Sitting at the table at the caravan on the shores of the Atlantic a few miles north of Arisaig, Scotland. The sun is shining and the southerly wind has died down since this morning. When the sun came up it was blowing whitecaps but now the water has the calm flowy look of a huge river.
Sam and her grandmother are sat on the sofa across from me. Alwyn is teaching her how to crochet and Sam is making melodramatic noises of protest when she can’t seem to make the crochet work as she wants.
“I think I’ve done it,” Sam says.
“That’s it,” Alwyn says.
“You’ve done it.”
“It doesn’t look right. I don’t think I’ve got it.” She starts to read from the crocheting book. She waves her hand about in front of her face, trying to get the shapes right. Alwyn is patient and still, like a statue dispensing guidance.
“Around and through… did I do it?”
“Did I do it?”
“I mean it looks crap compared to yours. Okay, let me…”
“No, you’re going the wrong way.”
“Whoops. What have I done. I don’t know what I’ve done. What do I do?”
“Put it round the hook again…”
The Whitleys say ‘hook’ like ‘whoook’, whereas I say it like ‘huk’.
This morning we walked out along the beach for a mile or two, all the way up to where Loch Morar lets out into the ocean. Up into the wind on the way out, and with the wind on the way back. Out at sea, haze dimmed the shapes of the islands of Eigg and Muk. We found a cluster of mussels in a little tidal pool and made a mark on the OS Maps app on my phone. We planned to come back with Danielle, who wants to collect the mussels and cook them and eat them.
I’ve never been so good with animals. Even mussels, which are barely even animals at all.
In Japan I had to shuck a bagful of scallops once a year during the harvest. The fishermen set aside a certain amount for the people of Yubetsu, early in the summer. The town would feast. I’d shuck my bagful and make a meagre meal of them with white wine and garlic, except for I’d overcook them and they’d shrink and crust over and just generally look paltry.
Yesterday we walked over a couple of small peaks east of the campsite. They rise some 300 meters above the caravan, down at sea level. It was a lovely walk during a lovely day.
We descended down the face of Creag Mhòr. There must have been a fire there sometime recently because the ground was scorched black and all the tops of the heather had been burnt off. Sam thinks that the ground must have been full of peat, which is apparently flammable. I thought that made sense since this is after all Scotland. It must have been struck by lightning or something.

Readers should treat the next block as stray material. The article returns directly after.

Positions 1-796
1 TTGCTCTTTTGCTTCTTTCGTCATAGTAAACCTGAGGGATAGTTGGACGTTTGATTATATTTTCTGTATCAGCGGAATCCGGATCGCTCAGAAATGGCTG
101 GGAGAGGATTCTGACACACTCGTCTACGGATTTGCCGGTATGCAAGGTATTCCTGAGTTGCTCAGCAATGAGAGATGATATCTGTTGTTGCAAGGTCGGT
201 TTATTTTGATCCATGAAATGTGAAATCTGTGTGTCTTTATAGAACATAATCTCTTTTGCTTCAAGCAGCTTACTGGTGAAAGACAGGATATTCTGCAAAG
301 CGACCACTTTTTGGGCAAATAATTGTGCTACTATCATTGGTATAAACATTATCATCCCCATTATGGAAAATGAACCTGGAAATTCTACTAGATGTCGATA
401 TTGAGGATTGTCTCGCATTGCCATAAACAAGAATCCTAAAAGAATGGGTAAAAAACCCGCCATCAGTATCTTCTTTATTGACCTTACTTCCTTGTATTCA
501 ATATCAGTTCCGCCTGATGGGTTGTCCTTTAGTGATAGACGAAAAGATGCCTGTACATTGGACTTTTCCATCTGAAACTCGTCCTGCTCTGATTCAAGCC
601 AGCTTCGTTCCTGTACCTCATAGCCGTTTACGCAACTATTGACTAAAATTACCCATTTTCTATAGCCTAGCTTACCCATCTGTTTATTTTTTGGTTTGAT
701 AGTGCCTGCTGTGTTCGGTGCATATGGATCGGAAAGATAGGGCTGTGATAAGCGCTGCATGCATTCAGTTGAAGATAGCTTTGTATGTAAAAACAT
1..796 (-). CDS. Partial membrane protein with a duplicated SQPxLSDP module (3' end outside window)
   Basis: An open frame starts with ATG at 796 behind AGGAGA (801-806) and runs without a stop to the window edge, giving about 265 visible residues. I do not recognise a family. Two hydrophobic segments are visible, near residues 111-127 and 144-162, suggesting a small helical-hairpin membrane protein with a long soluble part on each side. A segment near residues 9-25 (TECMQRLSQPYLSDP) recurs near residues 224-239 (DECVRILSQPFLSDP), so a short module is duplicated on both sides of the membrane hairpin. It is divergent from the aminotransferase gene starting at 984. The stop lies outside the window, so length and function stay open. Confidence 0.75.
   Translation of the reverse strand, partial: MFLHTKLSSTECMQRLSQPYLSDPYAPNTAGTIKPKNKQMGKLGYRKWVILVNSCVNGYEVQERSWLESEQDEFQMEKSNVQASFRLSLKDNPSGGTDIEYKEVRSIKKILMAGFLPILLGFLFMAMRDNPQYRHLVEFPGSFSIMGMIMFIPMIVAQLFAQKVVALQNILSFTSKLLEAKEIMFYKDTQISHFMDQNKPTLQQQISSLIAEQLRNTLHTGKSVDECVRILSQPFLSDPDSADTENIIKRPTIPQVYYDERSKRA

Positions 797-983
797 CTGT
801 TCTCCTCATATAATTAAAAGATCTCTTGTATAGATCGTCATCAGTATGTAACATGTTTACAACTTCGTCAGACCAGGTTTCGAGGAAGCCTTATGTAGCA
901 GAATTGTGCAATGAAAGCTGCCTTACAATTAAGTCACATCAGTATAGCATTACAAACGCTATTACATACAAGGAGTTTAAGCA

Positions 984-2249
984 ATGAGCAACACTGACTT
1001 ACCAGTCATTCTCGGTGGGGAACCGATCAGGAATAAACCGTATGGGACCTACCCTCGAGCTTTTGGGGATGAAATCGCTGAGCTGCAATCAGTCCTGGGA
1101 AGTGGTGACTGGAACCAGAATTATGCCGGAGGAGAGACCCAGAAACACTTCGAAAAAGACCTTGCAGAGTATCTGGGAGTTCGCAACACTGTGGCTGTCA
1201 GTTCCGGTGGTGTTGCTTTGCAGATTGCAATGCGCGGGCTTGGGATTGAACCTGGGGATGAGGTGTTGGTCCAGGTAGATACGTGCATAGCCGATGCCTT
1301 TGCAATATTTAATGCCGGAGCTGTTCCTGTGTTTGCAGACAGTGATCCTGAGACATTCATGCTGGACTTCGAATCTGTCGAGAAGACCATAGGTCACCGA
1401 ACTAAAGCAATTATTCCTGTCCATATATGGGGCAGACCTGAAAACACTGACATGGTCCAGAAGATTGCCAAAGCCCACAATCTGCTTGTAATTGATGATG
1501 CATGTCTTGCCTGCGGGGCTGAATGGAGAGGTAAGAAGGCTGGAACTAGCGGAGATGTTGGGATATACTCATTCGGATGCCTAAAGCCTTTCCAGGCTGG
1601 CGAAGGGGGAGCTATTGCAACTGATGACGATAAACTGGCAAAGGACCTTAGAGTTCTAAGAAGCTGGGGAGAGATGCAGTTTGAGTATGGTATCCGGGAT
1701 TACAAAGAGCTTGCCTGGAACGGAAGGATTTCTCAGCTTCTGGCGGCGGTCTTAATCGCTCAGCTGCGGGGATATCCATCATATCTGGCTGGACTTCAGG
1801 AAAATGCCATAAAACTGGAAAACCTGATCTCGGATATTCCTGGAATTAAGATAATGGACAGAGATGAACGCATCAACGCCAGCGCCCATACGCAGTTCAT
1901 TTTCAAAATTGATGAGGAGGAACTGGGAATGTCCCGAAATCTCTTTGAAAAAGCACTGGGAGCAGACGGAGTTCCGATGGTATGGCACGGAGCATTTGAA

When we got down to the bottom of the crag, we followed an electric line along the Fort William-Mallaig railway down to a crossing. The railway was fenced off with barbed wire that we didn’t feel like trying to cross over; not with a railway crossing so nearby. The crossing itself was gated off but we could tell from afar that there was an honestly pretty pathetic stile crossing the railway-fence, so we wouldn’t have to hop the gate.
Before we reached the gate at the railway crossing, we ran across a sheep. We thought this was pretty strange since all day we hadn’t seen any sheep in the hills, and all the droppings we came across were deer droppings, which we did see some deer.
And yet here was this sheep, which had noticed us from afar but which wasn’t hurrying away in that sort of furtive way that sheep have, as though they want to keep an eye on you but don’t want to be caught looking back at you. As we got quite close we could make out that it was stuck on something, which turned out on even closer inspection to be a serious-grade-looking bramble.
The sheep must have thought we were some sort of threat as it tried to bolt. Since it was stuck on the bramble, however, it didn’t get more than a foot or two, swinging itself around like a dog on a rope before collapsing on its side.
We cut the sheep free from the bramble but it didn’t get up and didn’t bolt off. Sam kept saying that it looked exhausted, the poor thing. I couldn’t tell; it just looked like a sheep. I had never been so close to a sheep, except for maybe in a zoo, petting or otherwise.
We tried to prop the sheep up on its feet, but it didn’t seem particularly interested in standing. We also tried giving it water, but the water just ran in front of its face and over its nose without it seeming to notice. How long had the sheep been there?
Not being particularly keen on leaving this random sheep in what seemed to us to be a non-sheep-safe location, we decided to pick the sheep up and carry it off over the tracks, where a sheep-populated field lay.
Sheep are much lighter than you’d think. Still, hauling this sheep a mile down the road was tiresome, and the farmhouse we came to, while gorgeous, happened to be empty. The sheep’s head bounced as I walked. I tried to feel for a heartbeat but couldn’t find one. It might have just been all the wool in the way. Sheep also smell much better than you’d think. Smelled like a cozy sweater.
I put the sheep down on the side of the road by some running water. Some other sheep, of a different breed, stood at some distance, heads all swivelling in our direction. Curious.
The sheep was clearly still alive, though it refused to stand up. We got our hands underneath it one more time and tried to prop it up. Sam said that’s what you need to do with lambs, show them that they can walk. The sheep’s legs went all over the place for a second, spread-eagling like a baby deer.
After a second, though, it suddenly found its legs and bounded off a few steps. We watched it go. It wandered over to a grassy clod and started nibbling, which we figured was a good sign.
Our sheep friend apparently saved, we wandered along down the road back to the car. On the way back up the road to the highway, we ran into a herd of cows that refused to get out of the way.